Me and the General Lee


A few weeks ago, as we as a nation were dealing from the fallout of Charlottesville, I wrote an article on Medium about the Civil War, confederate statues and grace.  Here is an excerpt with a link to the Medium article.

Twenty years ago during a family reunion in Central Louisiana, my cousin shared the geneology work he had been doing on our family. It was fascinating looking at what had been a years long project. Through records, he was able to show this history of the Sanders family from probably not long after we came to America in chains to the present. You could see how the family moved from South Carolina to Alabama and Mississippi and finally settling in Louisiana. It was fascinating because that movement was one that took place when my ancestors were slaves. We even found a name for one of the slaveholders, a gentleman who was originally from Northern Ireland. Know I descended from slaves is one thing, but seeing there in yellowed papers is quite another.

When I was a kid, one of my most favorite televisions shows that wasn’t a cartoon was a the Dukes of Hazzard. Growing up in Michigan where my parents were autoworkers, I had to love a show about cars. Friday nights were special as I would sit and see Bo and Luke Duke try to outrun the inept and corrupt Sheriff Roscoe P. Coltrane and the head of Hazzard County, Boss Jefferson David Hogg. But of course, the star of the show was the General Lee, a 1969 Dodge Charger painted in blazing orange with the Confederate Flag on the roof. The horn played Dixie when it was pressed.

I share these two stories, because they are a part of me, and yet they seem so diametrically opposed to each other. Here I am, the descendant of slaves watching a TV show in the late 1970s, that could be seen as a celebration of the Confederacy. I am a walking contradiction.

In the wake of last week’s ghastly gathering of white supremacists in Charlottesville, which resulted in the death of one counter protester and when we finally saw our president become the cheerleader for white nationalism, there is a frantic push to get rid of any statue or plaque that might look kindly on the old Confederacy.

Mentally, I think this is a good thing. A lot of the monuments that went up around the South were placed there decades after the Civil War in order to assert who was in charge to African Americans. They are paeans to a movement that sought to break the United States apart. It could be seen as rewarding people who are nothing more than traitors.

And yet in my gut, I feel that something is off. I wonder if we are moving too fast, too quick to try to brush away the bad in our history. I wonder what affect it will have on understanding the Civil War. I wonder if all of this purging will stop with the Confederacy or will it move on to other figures in American history who owned slaves. I worry this is being done out of fear and anger and maybe a bit of punishment than it is to write past wrongs. As a Christian, I wonder if we are leaning too much on judgement and not on grace.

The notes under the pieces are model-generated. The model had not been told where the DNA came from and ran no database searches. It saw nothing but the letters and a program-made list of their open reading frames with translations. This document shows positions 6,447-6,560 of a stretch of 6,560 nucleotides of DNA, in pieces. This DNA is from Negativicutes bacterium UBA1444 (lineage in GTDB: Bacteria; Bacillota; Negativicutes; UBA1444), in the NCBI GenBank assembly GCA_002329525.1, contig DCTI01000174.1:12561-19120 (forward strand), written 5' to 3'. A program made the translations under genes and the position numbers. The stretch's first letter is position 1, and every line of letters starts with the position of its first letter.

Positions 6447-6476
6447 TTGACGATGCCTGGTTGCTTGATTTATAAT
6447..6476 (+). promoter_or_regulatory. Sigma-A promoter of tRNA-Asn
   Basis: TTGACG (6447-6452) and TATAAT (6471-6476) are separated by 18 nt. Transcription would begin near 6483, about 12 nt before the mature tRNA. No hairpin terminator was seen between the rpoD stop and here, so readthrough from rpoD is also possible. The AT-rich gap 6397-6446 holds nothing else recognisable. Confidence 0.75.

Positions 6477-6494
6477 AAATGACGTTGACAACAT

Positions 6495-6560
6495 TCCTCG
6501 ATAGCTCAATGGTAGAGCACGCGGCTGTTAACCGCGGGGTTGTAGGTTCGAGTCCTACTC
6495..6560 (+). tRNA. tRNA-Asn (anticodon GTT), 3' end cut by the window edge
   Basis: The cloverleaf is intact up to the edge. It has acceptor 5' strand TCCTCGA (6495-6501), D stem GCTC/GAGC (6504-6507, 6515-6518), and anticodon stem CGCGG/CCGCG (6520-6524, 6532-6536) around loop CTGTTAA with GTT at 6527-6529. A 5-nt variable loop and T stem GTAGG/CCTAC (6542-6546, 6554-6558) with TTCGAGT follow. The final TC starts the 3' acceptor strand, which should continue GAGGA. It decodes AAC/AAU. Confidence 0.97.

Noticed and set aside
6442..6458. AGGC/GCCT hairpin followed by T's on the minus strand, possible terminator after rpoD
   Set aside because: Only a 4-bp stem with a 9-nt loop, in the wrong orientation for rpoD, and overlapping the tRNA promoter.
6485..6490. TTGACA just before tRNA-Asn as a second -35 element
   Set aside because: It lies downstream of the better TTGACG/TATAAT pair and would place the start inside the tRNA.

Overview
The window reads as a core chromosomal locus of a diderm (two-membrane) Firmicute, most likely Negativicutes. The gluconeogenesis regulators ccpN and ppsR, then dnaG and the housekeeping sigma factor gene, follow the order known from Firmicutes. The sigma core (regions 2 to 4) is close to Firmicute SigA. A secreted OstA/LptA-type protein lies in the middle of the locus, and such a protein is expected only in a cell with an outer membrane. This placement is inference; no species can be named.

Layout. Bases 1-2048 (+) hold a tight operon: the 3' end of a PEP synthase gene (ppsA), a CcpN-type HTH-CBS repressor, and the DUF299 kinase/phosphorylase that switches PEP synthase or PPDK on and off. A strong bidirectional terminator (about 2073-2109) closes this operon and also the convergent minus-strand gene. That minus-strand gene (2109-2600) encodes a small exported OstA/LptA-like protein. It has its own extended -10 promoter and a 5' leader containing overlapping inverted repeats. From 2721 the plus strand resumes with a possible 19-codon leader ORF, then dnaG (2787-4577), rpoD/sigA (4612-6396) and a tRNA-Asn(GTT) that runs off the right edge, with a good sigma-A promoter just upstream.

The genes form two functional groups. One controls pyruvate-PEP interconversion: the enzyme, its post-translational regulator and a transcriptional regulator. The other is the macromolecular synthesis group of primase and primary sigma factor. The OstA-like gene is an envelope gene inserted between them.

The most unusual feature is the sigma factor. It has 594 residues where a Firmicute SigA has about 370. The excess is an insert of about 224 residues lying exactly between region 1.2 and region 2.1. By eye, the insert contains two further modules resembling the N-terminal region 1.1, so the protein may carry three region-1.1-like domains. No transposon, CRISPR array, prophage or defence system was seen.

I wanted to write more specifically about race relations after the horror of Charlottesville, but I feel the need to address this issue and more importantly how we as Christians should deal with it. I’ve hesitated talking about it, because it’s such a fraught issue and when it comes to dealing with controversial issues, I am a bit of a coward. I really, really don’t want people yelling at me. But I am more and more bothered with how this issue is being addressed especially by those who are in favor or removing the statues. The issues that are brought to the fore, race relations, the uses of history and even how we deal with past enemies are things that must be dealt with carefully and in a spirit of love and reconciliation. But what I am witnessing in the aftermath of Charlottesville is more about settling scores than it is about doing justice, about right thinking than it is about reconcilation.

As a rule, I’ve come to the conclusion that Confederate statues should be removed or at the very least recontexualized. I do understand that many of the statues revering Robert E. Lee or Stonewall Jackson were not put up in the immediate years following the war, but sometimes decades following the conflict, in the early 20th century and later in the civil rights era of the 50s and 60s. I also understand why they were put up: in most cases to send a message to African Americans about who was in charge here. So I get that the statues are not placed with noble intent.

But I worry how we are going about removing statues. In some cases, it is being done in a rush with no thought other than wanting to get rid of anything that reminds people of the Confederacy. But how we remove some past vestiges is also a matter of grace. How do we extend love in this situation? How do we show ourselves as following a better way?

Read the rest of the story.


2 thoughts on “Me and the General Lee

Add yours

  1. Yes. Agreed that some statues belong in a museum so they can be put in contest, and that just removing them is not going to fix racism.

    I’ve been thinking a great deal about Nazi Germany. I’m of German ancestry, though my family came over in the 19C, but have distant relatives who fought for Germany in WWII. Although the far-right is regaining a voice there, and trying to exonerate German guilt over the Holocaust and the war in general, maybe that country’s way of dealing with shame is the way for American whites to go.

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